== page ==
It is two days post-op and Dr. Vail said the surgery went well; the device fit well in my hip, I had less blood loss than average and my bone density is excellent. He said it was also clear why I needed surgery; the cartilage was gone, I had developed more bone spurs and my femoral head was no longer round – it had taken on an oval-like shape and it no longer fit properly into the hip socket. Dr. Vail’s chief resident summarized my status when she said, “You had some gnarly osteoarthritis.”
I am now on the road to recovery and I have already made good progress. I was able to stand the evening of my surgery and I walked with the help of a walker out of my room yesterday morning. I almost threw up both times and had to sit down shortly thereafter, but the nurses said that was not an uncommon reaction to the drugs and anesthesia that was still making its way out of my system. This afternoon, with the aid of crutches, I walked down the hallway and with the assistance of an encouraging PT, I even tackled a flight of stairs. The hospital does not let you leave until you have “normal bodily functions” and unfortunately, I needed a little help on that front too. If anyone is morbidly curious, suppositories work.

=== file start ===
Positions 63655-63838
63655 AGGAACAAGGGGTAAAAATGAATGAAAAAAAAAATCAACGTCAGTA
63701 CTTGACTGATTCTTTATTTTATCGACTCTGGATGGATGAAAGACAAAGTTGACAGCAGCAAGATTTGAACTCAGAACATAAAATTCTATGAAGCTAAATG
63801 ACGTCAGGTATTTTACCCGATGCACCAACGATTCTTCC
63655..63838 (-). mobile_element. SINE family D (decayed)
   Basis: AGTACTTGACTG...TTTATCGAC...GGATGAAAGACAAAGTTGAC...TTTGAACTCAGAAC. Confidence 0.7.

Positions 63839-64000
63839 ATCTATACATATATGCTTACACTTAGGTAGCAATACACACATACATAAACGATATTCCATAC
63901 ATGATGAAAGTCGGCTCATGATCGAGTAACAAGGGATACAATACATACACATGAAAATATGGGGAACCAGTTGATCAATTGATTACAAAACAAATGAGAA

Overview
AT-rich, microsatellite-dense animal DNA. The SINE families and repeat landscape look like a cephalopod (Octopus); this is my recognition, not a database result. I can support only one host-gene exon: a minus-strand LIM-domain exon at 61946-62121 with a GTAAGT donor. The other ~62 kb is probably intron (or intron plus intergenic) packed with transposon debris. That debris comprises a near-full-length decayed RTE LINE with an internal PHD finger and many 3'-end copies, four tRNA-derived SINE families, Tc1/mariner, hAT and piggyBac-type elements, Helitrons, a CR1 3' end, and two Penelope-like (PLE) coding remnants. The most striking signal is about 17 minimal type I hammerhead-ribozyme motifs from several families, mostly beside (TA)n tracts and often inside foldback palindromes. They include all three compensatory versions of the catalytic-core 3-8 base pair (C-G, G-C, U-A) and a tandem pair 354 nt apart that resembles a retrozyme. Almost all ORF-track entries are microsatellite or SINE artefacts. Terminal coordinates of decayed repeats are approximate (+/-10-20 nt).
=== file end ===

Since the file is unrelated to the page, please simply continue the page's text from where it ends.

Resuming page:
I am amazed by medical technology and that I am already able to walk with crutches. But more importantly, I am grateful for the skills of my surgeon and the care of his staff. God bless Dr. Vail and all the miracle workers at UCSF. Thanks to everyone who sent a get well or just had me in their thoughts for the last few days. Your support has been tremendous. Thanks also to my friends who visited to lift me up. Of course, my lovely wife, Stacie, has been by my side when I needed her the most.
I am heading home tonight and I know that dedication and patience will be important to a successful recovery. But if I am half as dedicated as the good folks at UCSF are to their patients, I’ll do just fine.